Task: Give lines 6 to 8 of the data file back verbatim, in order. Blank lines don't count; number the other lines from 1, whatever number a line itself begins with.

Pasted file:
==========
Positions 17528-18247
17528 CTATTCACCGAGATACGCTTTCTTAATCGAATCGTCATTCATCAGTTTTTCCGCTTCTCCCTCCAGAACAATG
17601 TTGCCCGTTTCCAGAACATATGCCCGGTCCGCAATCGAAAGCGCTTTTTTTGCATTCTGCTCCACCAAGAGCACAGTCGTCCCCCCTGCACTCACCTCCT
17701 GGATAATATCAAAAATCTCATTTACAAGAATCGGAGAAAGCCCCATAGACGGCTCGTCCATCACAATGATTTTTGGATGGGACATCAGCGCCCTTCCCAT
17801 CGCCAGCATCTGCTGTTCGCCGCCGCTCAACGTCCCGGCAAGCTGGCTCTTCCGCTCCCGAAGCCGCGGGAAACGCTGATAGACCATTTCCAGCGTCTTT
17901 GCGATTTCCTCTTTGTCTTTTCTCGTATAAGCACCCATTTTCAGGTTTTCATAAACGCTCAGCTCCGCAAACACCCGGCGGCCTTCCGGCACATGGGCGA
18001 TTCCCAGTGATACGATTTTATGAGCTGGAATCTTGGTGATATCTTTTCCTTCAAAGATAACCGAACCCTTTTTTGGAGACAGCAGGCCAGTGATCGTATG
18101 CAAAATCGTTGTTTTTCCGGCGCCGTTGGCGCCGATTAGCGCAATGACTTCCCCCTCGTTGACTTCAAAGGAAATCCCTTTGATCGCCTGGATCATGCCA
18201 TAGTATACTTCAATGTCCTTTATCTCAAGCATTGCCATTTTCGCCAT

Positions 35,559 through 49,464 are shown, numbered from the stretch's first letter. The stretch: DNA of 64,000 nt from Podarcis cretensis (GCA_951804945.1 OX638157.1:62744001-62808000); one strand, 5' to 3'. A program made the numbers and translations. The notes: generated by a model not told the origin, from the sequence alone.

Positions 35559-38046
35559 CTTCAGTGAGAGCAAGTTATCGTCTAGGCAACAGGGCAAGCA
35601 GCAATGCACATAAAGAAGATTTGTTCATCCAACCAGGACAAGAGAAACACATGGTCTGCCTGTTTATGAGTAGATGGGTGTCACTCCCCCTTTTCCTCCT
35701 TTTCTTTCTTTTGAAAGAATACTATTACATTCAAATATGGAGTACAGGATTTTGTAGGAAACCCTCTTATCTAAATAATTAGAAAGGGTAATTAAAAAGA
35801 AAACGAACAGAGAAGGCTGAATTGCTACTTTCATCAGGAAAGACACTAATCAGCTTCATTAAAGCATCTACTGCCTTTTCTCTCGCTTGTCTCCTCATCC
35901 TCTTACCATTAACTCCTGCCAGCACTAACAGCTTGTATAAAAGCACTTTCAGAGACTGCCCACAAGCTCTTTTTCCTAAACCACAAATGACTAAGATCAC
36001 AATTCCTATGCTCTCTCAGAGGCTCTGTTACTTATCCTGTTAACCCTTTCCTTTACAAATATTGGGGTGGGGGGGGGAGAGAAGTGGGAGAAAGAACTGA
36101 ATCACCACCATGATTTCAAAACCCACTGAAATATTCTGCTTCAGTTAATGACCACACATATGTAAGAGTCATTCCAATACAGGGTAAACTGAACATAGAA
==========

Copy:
17901 GCGATTTCCTCTTTGTCTTTTCTCGTATAAGCACCCATTTTCAGGTTTTCATAAACGCTCAGCTCCGCAAACACCCGGCGGCCTTCCGGCACATGGGCGA
18001 TTCCCAGTGATACGATTTTATGAGCTGGAATCTTGGTGATATCTTTTCCTTCAAAGATAACCGAACCCTTTTTTGGAGACAGCAGGCCAGTGATCGTATG
18101 CAAAATCGTTGTTTTTCCGGCGCCGTTGGCGCCGATTAGCGCAATGACTTCCCCCTCGTTGACTTCAAAGGAAATCCCTTTGATCGCCTGGATCATGCCA